The founding of Louisiana State University had an influence on the area, which, between 1890 and 1920, grew to inhabit and cater to students and faculty of the university.[4]

Potts House at 831 North Street
Stewart-Dougherty House at 741 North Street
People celebrate Spanish Town Mardi Gras, 2015

Spanish Town Mardi Gras[edit]

Spanish Town is the site of Baton Rouge's largest Mardi Gras parade, which is celebrated annually on the Saturday before Mardi Gras.[5] The first Spanish Town Mardi Gras parade took place in 1981, as a way for residents to "celebrate their difference".[5] Apparently this first parade was very small, and consisted of a few children on foot who played instruments and threw trinkets to the crowd.[5] It has since grown to include elaborate floats, and has adopted a very sarcastic and raunchy tone; it is not considered "family friendly".[5] Each year has a different theme.[5] The floats typically tend to offer crude political commentary, usually about local and national power figures.[5] There are Krewes, as are seen in the traditional New Orleans Mardi Gras parades, but they are more informal than those, as demonstrated by their humorous names such as "Krewe of Roadkill" and "Wasted Krewe".[5] The unofficial mascot of the parade, which has since become that of the entire neighborhood of Spanish Town, is the pink flamingo.[5]

Pink flamingo[edit]

As a mascot, the pink flamingo is said to represent the saying "poor taste is better than no taste at all", which became somewhat of a mantra for the Spanish Town neighborhood as it grew to include more eccentric residents.[5] There is a tradition in Baton Rouge involving pink flamingos that originates from the celebration of Spanish Town Mardi Gras. Around the beginning of the Mardi Gras season, approximately two dozen large pink flamingos made of plywood are placed in the LSU Lakes, adjacent to LSU, to announce that the date for the annual Mardi Gras ball has been announced.[5] It is a tradition to "kidnap" one of these flamingos, usually by taking a boat out on the lake, and use it as a yard or home decoration.[5] There is a unique sense of pride associated in having acquired one of these special flamingos.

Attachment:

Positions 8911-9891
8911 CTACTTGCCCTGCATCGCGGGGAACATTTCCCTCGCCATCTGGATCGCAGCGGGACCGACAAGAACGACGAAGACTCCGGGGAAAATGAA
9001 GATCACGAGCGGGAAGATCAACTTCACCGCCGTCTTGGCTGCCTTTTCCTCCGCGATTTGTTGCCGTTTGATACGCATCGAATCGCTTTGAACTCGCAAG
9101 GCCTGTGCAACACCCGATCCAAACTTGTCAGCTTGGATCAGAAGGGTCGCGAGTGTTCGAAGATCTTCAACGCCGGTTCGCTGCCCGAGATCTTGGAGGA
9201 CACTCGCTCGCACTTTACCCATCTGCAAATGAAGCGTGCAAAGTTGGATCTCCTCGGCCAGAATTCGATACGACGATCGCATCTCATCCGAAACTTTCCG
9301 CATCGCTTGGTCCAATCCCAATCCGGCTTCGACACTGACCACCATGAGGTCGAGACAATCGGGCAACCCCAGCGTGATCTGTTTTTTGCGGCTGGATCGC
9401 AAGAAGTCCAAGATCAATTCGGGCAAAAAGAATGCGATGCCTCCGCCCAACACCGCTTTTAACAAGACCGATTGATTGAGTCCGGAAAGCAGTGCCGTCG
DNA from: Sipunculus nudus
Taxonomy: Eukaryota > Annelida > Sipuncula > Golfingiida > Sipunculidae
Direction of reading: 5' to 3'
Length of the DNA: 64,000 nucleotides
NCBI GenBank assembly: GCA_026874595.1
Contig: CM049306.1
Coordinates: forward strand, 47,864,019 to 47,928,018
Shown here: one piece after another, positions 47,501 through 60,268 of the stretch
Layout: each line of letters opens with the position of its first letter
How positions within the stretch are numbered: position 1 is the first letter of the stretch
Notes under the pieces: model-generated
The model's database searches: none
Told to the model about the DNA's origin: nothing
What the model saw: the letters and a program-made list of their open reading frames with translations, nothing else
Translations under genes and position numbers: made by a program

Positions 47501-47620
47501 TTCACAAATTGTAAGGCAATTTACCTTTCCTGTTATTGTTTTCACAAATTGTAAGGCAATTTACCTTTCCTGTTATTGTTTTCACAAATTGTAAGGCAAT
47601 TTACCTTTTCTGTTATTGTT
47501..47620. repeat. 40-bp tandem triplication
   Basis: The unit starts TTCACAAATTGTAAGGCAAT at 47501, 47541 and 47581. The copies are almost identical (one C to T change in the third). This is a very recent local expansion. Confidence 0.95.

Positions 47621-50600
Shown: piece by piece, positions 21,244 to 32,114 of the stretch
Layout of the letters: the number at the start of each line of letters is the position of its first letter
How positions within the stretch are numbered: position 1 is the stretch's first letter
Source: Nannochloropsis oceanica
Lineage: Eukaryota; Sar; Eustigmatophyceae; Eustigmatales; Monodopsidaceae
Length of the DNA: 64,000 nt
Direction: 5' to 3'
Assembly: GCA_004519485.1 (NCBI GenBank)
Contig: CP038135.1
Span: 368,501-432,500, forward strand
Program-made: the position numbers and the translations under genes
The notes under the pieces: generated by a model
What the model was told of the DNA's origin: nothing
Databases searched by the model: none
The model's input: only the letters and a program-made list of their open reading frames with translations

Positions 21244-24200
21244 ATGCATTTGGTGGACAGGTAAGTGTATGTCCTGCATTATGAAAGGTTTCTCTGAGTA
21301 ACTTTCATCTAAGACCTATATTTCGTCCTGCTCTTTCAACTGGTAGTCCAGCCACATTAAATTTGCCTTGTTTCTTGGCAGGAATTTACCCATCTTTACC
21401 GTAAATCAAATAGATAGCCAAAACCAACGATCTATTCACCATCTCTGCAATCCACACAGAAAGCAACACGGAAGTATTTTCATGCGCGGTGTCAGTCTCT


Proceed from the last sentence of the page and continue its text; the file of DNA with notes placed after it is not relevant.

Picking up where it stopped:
See also[edit]


  1. ^ a b "National Register Information System". National Register of Historic Places. National Park Service. November 2, 2013.
  2. ^ a b c d "Spanish Town" (PDF). State of Louisiana's Division of Historic Preservation. Retrieved May 16, 2018. with three photos and three maps
  3. ^ a b c d Mrs. James A. Thorn, III and Mrs. William Lee Jensen (August 1977). "National Register of Historic Places Inventory/Nomination Form: Spanish Town". National Park Service. Retrieved May 16, 2018. With 27 photos from 1973.
  4. ^ a b c d "Spanish Town Civic Association". Spanish Town Civic Association. Retrieved 2016-03-04.
  5. ^ a b c d e f g h i j k l m "It's a Very Pink Day in My Neighborhood". Retrieved 2016-03-04.

External links[edit]